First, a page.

University research can take many forms.

To many, the idea of a college professor doing research involves test tubes and beakers or, perhaps, pouring over musty manuscripts in a dimly lit library, or maybe going out into the field to examine new crop growing techniques or animal breeding methods. All of it’s good, solid research and I commend them all.

Then there is what I do — cave diving.

Diving into underwater caves is research like none other. When my cave diving partners and I go into a cave, we are often about to see things no other human has ever seen — or been. I have explored more than 1,500 such underwater caves in the last 40 years and I can tell you the experience can be breathtaking. When you are down 60 to 100 feet in a cave that has zero light and is 20 miles long, you never know what is about to stare you in the face as you turn the next corner.

Now that’s exciting.

From Australia to the Mediterranean, from Hawaii to the Bahamas and throughout the Caribbean, cave diving has taken me literally around the world.

Thrilling work? Absolutely.

Dangerous? Positively.

The list of what can go wrong in a cave dive could fill your event planner.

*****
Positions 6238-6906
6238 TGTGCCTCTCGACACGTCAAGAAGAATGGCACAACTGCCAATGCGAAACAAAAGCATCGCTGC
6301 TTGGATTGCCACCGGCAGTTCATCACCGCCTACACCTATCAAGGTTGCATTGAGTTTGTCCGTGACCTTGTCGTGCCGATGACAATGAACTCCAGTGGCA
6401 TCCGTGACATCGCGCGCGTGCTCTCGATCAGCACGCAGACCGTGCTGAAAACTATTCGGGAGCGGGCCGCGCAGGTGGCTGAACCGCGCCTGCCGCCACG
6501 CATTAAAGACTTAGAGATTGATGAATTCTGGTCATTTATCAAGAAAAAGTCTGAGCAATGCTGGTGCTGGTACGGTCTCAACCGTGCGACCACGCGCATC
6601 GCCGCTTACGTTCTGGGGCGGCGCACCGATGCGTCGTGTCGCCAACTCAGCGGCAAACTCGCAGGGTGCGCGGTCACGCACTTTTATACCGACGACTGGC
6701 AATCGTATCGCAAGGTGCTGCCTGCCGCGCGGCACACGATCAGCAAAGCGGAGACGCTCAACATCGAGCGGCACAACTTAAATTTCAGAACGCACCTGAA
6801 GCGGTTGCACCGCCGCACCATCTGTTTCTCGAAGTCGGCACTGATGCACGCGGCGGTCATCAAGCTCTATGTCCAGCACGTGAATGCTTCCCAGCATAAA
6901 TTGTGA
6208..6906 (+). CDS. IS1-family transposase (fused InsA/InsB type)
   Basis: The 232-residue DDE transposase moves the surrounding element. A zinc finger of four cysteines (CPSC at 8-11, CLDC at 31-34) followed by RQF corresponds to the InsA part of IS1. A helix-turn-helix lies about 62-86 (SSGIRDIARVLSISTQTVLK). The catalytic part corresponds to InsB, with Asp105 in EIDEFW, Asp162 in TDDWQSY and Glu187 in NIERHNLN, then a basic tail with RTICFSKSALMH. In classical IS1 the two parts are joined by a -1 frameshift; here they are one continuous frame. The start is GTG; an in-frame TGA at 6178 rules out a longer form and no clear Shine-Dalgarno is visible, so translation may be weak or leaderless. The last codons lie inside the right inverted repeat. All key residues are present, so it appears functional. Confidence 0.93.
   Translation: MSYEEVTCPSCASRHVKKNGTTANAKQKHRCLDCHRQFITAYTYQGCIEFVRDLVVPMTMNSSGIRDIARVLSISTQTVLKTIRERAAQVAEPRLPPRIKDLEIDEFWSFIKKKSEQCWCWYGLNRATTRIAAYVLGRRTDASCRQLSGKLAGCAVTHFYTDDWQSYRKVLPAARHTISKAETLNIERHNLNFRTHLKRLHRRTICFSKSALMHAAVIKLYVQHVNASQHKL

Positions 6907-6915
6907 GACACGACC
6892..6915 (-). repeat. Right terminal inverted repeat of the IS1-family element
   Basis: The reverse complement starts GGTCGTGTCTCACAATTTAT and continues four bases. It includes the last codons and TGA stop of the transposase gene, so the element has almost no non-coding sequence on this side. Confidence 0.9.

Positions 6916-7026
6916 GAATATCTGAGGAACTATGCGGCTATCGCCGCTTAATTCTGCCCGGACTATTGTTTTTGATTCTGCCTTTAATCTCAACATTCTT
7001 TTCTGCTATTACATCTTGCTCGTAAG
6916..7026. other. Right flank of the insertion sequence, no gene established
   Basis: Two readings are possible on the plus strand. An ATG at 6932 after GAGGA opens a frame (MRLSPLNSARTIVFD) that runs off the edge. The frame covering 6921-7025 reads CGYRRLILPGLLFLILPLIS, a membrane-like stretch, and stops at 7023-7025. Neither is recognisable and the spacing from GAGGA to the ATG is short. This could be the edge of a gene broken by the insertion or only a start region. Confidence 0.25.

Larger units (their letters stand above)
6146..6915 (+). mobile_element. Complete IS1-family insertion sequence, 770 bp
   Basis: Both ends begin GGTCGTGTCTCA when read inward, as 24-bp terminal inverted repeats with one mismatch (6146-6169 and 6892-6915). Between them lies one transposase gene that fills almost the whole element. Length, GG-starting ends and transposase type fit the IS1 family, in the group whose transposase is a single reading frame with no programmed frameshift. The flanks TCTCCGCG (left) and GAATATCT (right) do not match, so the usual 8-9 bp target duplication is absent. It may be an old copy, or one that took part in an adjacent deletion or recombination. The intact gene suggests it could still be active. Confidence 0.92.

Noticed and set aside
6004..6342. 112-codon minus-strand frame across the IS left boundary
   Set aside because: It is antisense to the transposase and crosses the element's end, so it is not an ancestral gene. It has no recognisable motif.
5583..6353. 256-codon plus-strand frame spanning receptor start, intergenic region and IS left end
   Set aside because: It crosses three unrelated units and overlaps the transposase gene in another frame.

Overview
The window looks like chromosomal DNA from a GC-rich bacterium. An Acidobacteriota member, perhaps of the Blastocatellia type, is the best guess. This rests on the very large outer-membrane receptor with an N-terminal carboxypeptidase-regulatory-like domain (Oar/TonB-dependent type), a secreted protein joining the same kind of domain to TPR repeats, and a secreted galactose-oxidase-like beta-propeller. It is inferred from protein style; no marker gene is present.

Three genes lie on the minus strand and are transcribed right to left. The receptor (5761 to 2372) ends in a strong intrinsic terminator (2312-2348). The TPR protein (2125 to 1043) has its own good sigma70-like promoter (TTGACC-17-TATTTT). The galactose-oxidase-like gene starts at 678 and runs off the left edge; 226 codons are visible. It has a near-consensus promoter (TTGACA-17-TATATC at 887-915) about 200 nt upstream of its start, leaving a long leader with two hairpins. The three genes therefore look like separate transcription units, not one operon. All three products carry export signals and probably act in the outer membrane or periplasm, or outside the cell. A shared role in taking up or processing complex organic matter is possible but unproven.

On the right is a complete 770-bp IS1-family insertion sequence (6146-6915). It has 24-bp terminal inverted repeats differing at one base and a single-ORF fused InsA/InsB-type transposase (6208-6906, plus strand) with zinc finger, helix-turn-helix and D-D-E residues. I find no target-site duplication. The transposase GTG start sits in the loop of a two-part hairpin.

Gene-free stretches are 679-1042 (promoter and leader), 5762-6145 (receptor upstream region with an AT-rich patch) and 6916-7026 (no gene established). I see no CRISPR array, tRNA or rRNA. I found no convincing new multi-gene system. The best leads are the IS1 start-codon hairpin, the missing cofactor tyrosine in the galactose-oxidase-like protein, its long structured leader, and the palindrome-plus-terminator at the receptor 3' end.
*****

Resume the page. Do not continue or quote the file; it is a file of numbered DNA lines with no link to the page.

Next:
Equipment or light failure, leaking scuba tanks, broken guide lines, getting lost, cave collapse, stirred up silt resulting in zero visibility, poisonous gas mixtures — you get the idea.

It’s research that can be a matter of life or death. I have had some close calls over the years, and sadly, have lost several good friends and researchers in cave accidents.

To put it mildly, underwater caves can be very non-friendly. One such cave — Jacob’s Well in Central Texas — has claimed at least nine lives, according to Associated Press reports, and there are other examples in Florida and Mexico.

Most of the time, human error is to blame, when divers don’t follow the rules they should or lack essential training and experience in cave diving.

My wife has gotten used to the idea that what I do is not always a walk in the park. She knows that since I’m 68, I stress safety, being physically and mentally prepared, and that I never break the cardinal rule of cave diving — that you never, ever dive alone. We usually go into a cave with teams of 2 to 3 divers and constantly look after each other to see if there is anything going wrong during our dives, which usually last about 90 minutes, but can be as long as 3 hours or more.

So why take such risks at this stage of my life?

The short answer is, it’s worth it. It’s like the Star Trek mantra come true — to boldly go where no man has gone before. The chance to discover new forms of marine life and organisms, to view never-before-seen underwater formations and cliffs and canyons, to see some of the bluest and purest water on Earth, I will take that sort of research and its challenges any day.

Yes, it can give new meaning to the old line about “publish or perish.” But it’s what I do, and I love it, and I will tell you with all honesty, I can’t wait until my next trip.

Tom Iliffe is a professor of marine biology at Texas A&M at Galveston.

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